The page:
Interview by Rhian Jones

Atlantic Records
has topped the U.K. singles chart for 16 weeks this year, thanks to Clean Bandit and Ed Sheeran, with the latter also holding on to the top albums spot for 17 non-consecutive weeks and selling 2.2m combined to date with ÷. It’s no surprise the Warner label, led by President Ben Cook, was crowned Major Label of the Year at the A&R Awards in November. Cook joined to relaunch the Asylum imprint under Atlantic 10 years ago after earning a reputation as a hitmaker at Ministry of Sound. Success at WMG with Wiley, Rudimental and Sheeran followed, and Cook was promoted to President of Atlantic U.K. in 2014, leaving A&R Director Ed Howard in charge of Asylum. Since then, the label’s breakthrough acts have included Jess Glynne and Clean Bandit. After joining Warner from Sony/ATV, Howard has played a key role in signing and developing Sheeran and Charli XCX, and also works closely with Rudimental and Anne-Marie—who’ll release her debut album in 2018. Cook tells us there’s a rich year ahead for Atlantic U.K., with LPs from returning acts Plan B, Rita Ora, Rudimental and Glynne. Keep your eyes peeled for such developing acts as singer/songwriter Mahalia, underground phenomenon Kojo Funds and Brighton band Yonaka.

What is your A&R strategy?
Ben Cook: To be brave, to sign artists who are going to shape popular culture and to follow remarkable talent, not fashion. We want to go for really distinctive artists who are ahead of the curve. Then it’s all about focusing on great songs. Also, when I relaunched Asylum, one of the things about that label that originally inspired the relaunch was how incestuous it was, for want of a better word. Joni Mitchell and the Eagles, and Bob Dylan, who was signed for one record, were all recommendations from each other and were writing together. There was a lot of cross-pollination going on, and that is one thing we took on board when we set up Asylum that bleeds into the ethos at Atlantic as well. Jess Glynne has been a great example of the way we do things at Atlantic, being completely homegrown, and that spirit of collaboration was really powerful on her first album.

When you’re looking at new signings, what attracts you to an artist initially?
Ed Howard: I look for somebody’s drive, ambition and artistic vision as much as anything else, given how incredibly competitive it is nowadays. They have to be very talented and unique to stand the course of three to five years of development. There is no quick route anymore.

How will Max Lousada’s global role have an impact on what you do, and how Warner Music U.K. operates?
BC: The U.K. is already a great A&R powerhouse and an incoming breakthrough territory for global acts, and Max is in a brilliant position. He has great taste, and he’s great at spotting and harnessing those opportunities, so his new role is only going to further our ability to campaign acts globally, tie up opportunities and join dots.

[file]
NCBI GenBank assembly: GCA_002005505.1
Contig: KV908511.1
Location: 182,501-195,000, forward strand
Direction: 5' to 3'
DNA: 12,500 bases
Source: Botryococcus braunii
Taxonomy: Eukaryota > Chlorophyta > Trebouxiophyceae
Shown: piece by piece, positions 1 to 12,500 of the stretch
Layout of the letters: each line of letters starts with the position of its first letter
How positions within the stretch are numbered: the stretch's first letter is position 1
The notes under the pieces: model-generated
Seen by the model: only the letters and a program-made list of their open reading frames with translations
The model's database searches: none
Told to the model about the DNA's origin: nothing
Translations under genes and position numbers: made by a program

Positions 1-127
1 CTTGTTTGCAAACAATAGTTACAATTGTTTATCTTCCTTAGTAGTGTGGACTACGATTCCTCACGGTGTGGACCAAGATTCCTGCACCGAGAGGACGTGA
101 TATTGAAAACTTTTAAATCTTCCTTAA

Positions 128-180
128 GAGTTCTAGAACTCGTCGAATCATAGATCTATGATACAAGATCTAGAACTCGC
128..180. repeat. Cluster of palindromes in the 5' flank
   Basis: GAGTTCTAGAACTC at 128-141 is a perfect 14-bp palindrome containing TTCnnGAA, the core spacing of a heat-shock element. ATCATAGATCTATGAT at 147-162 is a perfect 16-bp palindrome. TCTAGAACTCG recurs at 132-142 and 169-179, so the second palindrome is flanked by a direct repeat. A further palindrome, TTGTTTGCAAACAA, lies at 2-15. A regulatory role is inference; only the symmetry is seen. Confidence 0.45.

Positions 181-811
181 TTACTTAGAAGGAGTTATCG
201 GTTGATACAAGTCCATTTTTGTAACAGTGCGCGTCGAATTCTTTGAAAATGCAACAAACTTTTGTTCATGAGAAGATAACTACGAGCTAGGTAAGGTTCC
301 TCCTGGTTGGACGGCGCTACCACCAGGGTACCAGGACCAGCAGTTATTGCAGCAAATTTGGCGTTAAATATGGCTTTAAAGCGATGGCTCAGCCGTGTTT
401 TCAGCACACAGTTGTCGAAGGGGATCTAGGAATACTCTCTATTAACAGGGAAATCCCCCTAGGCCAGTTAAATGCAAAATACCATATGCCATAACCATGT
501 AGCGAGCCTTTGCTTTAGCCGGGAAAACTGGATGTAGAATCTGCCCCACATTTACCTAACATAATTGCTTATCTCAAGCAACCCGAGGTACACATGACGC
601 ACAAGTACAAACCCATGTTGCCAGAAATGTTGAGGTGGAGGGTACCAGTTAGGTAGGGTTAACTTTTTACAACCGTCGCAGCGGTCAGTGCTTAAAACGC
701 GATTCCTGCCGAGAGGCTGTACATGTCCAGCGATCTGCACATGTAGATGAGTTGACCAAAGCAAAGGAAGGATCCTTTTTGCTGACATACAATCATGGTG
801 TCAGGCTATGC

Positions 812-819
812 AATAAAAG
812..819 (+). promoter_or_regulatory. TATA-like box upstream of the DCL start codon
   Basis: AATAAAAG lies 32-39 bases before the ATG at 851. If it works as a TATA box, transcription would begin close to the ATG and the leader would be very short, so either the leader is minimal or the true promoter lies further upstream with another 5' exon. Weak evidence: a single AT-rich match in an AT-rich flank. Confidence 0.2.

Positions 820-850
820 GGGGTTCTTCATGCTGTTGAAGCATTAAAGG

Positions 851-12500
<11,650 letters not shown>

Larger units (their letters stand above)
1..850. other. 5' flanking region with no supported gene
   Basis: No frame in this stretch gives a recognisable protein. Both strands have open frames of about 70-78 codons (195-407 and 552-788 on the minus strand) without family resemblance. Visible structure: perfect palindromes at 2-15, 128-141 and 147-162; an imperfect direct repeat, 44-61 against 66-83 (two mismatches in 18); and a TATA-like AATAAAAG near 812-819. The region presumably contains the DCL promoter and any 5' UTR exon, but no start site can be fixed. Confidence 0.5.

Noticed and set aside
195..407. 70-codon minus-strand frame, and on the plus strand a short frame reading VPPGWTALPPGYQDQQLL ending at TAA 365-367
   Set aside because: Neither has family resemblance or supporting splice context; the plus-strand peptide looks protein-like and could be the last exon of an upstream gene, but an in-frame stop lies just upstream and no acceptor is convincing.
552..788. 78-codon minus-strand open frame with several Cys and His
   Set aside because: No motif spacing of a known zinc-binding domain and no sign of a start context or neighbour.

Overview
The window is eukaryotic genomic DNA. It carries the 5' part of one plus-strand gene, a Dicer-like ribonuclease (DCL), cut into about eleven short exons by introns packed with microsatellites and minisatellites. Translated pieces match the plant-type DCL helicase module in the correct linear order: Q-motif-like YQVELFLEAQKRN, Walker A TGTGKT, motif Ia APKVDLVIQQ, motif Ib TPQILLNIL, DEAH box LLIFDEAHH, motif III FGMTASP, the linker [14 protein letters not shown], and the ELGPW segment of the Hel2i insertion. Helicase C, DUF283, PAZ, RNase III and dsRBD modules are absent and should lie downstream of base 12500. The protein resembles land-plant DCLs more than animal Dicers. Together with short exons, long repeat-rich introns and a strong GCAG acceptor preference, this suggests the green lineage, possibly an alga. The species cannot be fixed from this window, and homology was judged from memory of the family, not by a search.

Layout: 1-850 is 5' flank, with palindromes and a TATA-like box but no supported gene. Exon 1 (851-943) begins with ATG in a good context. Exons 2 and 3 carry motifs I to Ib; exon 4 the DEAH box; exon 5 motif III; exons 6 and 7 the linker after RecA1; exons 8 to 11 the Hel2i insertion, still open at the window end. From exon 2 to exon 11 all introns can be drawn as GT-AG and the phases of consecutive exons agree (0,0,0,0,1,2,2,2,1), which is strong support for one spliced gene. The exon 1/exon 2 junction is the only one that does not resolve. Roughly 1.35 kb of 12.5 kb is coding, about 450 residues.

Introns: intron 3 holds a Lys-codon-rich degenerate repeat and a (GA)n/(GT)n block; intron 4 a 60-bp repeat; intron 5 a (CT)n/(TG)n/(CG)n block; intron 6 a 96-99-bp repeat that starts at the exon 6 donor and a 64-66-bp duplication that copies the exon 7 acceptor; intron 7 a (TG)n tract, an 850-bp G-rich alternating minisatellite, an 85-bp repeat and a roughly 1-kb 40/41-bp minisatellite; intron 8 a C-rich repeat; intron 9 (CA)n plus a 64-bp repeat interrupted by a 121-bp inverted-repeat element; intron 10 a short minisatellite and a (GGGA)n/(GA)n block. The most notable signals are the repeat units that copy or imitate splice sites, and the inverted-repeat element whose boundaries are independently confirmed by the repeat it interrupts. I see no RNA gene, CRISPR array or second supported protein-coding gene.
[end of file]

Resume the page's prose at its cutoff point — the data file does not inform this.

Has streaming changed how you think about what music to release or how to release it?
EH: Yes, that conversation has developed over the last year for sure. In the case of Anne-Marie, when we launched “Alarm” and it found legs across the world very quickly, the immediate thinking was that the follow-up had to work in a lot of different places. A few years ago, you would have been thinking about the domestic market, and then based on success there you’d be thinking further afield. Now you’re considering how songs sound to someone in America, Latin America, Europe and beyond.

How do you make sure those that discover new music on streaming playlists are converted into loyal fans who remain engaged with artists?
BC: Ensure that you are more than just a song, that you are an engaging person and character. Mahalia recently did a content piece for a YouTube channel called Colours, based out of Berlin. I defy anyone to watch that and not be moved by it. It’s that kind of thing, coupled with a brilliant piece of audio, that is going to compel people to follow and to become fans of an artist.

A few years ago, you would have been thinking about the domestic market, and then based on success there you’d be thinking further afield. Now you’re considering how songs sound to someone in America, Latin America, Europe and beyond.

EH: Fandom nowadays often comes from nontraditional points of engagement with an artist. So it’s not the main video for the song, and it’s not even the song on its own anymore; it’s those little moments where they’re mucking around on YouTube with another artist backstage and that other artist is the gateway, or it’s an amazing piece of content. When talking to young people, those are the things they point to as moments when they become fans of an artist. Artists still need songs on the radio and videos, but they also need to be remarkable and engaging over time.

Final question: What are your ambitions?
BC: We want to continue to shape culture, not to follow it; we want to be brave and not be afraid of innovating. The strategy for Ed Sheeran’s third-album campaign was impeccably thought through to be really innovative, and it produced incredible results, which is what we thrive on and get really excited by. So I’d like to stay right at the cutting edge and continue to work on the music we love, artists that we respect and can be proud of.

EH: For Asylum, I’d like each of the artists on the roster to have an incredibly distinct vision and for us to execute that very effectively, day in, day out.

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